941 PM EDT Tue May 23 2023 .SYNOPSIS... A weak disturbance will bring a chance for isolated showers and thunderstorms this afternoon, mainly over Central New York. More widespread showers and thunderstorms will arrive on Wednesday as a cold front passes through the region. Cooler and drier conditions will round out the week, with a risk of frost and localized freezing temperatures Wednesday and Thursday night. && .NEAR TERM /THROUGH WEDNESDAY NIGHT/... 940 PM Update... The showers never developed as what was indicated by most model guidance, though that was not surprising given the dry conditions. No changes were needed to PoPs as they were already too low to mention. The only changes that were needed with this update were the temperatures and dewpoints. These were touched up to better match obs. 600 PM Update... Skies continue to be shower-free this evening. Some of the CAMs and short-range model guidance continues to show showers for this evening, while others like the HRRR have very little. Soundings do hint at some mid-level moisture but near the surface, conditions are far too dry for anything to reach the ground. If this observational trend continues, it seems unlikely that anything will develop and if it does, it may not even reach the ground. Still, there is hesitation to completely remove PoPs given what some guidance is showing. PoPs were decreased even more but this update continues with the slight chance PoPs across CNY. The other main change to this forecast was to the dewpoints. With the drier conditions, the forecast was higher than what is being observed. A blend of short-range guidance got the forecast closer to observations. The rest of the forecast remains on track and needed little change. 250 PM Update... Smokey skies over the region again this today, giving the sky a milky white appearance. The smoke is reducing heating this afternoon, and this reduction is heating is likely why we are seeing less shower activity than previously forecast. With reduced instability, I have removed thunderstorms from the forecast this afternoon and have reduced PoPs to only slight chance. Any shower activity will dissipate after sunset. For tomorrow, a cold front with a strong upper level shortwave trough will push through the area. This will kick off a band of rain showers and thunderstorms. Instability will be limited again tomorrow with CAPE topping out near 500 J/kg, but 0-6 km bulk shear will be decent, approaching 40 knots so it is possible that a few stronger storms would produce gusty winds and small hail tomorrow afternoon. Front exits the region tomorrow evening with strong CAA behind it. Temperatures will drop into the low to mid 30s tomorrow night, but winds will likely prevent frost development. However, we may still need freeze headlines, as a few locations in the sheltered valleys of the Catskills and in Northern Oneida County may reach or drop below freezing. && .SHORT TERM /THURSDAY THROUGH FRIDAY NIGHT/... 230 PM Update... After a cold front moves through Wednesday, gusty northerly winds will keep temperatures on the chilly side for Thursday. Winds will calm down overnight Thursday, allowing for frost to occur across Central NY and along the Twin Tiers, with low temperatures in the mid- to high-30s. Temperatures will warm back up into the mid- to high-60s across the area on Friday. && .LONG TERM /SATURDAY THROUGH TUESDAY/... 230 PM Update... High pressure begins to build back over the area Saturday, and we`ll see an increasing temperature trend through Memorial Day. Model guidance disagrees quite a bit on the overall synoptic pattern heading into Memorial Day, with the ECMWF developing a separate low pressure system over Michigan, and the GFS propagating a shortwave off of a pre-existing system that is over North Carolina. The general consensus is a slight chance of showers on Sunday afternoon. On Memorial Day, temperatures are expected to warm up to the high-70s/low-80s, with a slight chance of thunderstorms and rain showers in the afternoon. && .AVIATION /02Z WEDNESDAY THROUGH SUNDAY/... VFR conditions are expected through Wednesday morning. By Wednesday afternoon, showers and possibly a few thunderstorms will pass through the region, which will bring at least MVFR restrictions at all Central NY terminals (KAVP likely remains VFR). Confidence is too low for thunder at this range, and therefore this was left out of the TAFs for now. This may be added with upcoming TAF issuances if confidence in thunderstorms increases. Gradual improvement is expected by late Wednesday afternoon/early Wednesday evening. Outlook... Wednesday night through Sunday...Mainly VFR. && .BGM WATCHES/WARNINGS/ADVISORIES... PA...None. NY...None. && $$ SYNOPSIS...MPK NEAR TERM...BTL/MPK SHORT TERM...KL LONG TERM...KL AVIATION...BJG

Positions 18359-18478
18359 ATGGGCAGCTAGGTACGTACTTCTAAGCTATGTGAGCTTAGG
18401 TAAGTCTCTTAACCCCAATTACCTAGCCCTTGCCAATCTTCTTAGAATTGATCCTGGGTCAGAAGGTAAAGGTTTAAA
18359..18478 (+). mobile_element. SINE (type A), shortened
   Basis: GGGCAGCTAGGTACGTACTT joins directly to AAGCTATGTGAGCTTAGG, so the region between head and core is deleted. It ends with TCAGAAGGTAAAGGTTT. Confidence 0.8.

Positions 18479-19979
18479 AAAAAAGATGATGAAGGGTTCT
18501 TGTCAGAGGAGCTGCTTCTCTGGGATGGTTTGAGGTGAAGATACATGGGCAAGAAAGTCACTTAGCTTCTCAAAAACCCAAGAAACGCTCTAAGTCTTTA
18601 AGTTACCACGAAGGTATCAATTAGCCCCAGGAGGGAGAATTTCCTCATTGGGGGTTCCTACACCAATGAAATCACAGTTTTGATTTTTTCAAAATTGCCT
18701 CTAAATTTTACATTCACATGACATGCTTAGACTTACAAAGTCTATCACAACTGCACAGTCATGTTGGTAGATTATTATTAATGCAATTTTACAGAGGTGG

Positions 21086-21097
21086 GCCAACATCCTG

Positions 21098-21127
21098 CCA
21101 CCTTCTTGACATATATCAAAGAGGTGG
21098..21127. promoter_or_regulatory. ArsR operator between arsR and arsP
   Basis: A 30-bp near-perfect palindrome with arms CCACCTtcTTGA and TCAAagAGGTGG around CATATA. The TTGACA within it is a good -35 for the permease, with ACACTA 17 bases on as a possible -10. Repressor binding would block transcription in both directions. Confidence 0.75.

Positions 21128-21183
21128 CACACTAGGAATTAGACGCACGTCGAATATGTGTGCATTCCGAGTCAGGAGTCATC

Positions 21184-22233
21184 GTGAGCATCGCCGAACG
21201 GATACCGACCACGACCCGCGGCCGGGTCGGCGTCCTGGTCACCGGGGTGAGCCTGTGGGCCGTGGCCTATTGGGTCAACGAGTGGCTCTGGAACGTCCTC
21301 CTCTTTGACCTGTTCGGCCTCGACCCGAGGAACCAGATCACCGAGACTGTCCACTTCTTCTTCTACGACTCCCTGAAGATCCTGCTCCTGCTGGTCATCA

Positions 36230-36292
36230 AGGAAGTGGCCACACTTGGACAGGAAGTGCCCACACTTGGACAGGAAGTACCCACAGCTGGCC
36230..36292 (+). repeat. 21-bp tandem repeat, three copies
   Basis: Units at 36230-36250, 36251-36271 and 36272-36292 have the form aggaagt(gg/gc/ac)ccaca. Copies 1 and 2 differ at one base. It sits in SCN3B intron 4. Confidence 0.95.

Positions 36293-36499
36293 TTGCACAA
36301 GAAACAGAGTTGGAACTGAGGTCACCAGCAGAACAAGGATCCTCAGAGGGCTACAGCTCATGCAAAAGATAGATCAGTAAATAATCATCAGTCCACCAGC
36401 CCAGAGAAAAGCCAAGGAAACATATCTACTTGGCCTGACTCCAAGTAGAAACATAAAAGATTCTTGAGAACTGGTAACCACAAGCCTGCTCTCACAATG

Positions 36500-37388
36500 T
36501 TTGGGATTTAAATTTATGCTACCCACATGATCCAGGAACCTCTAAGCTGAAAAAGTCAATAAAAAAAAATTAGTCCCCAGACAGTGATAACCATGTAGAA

National Weather Service Bismarck ND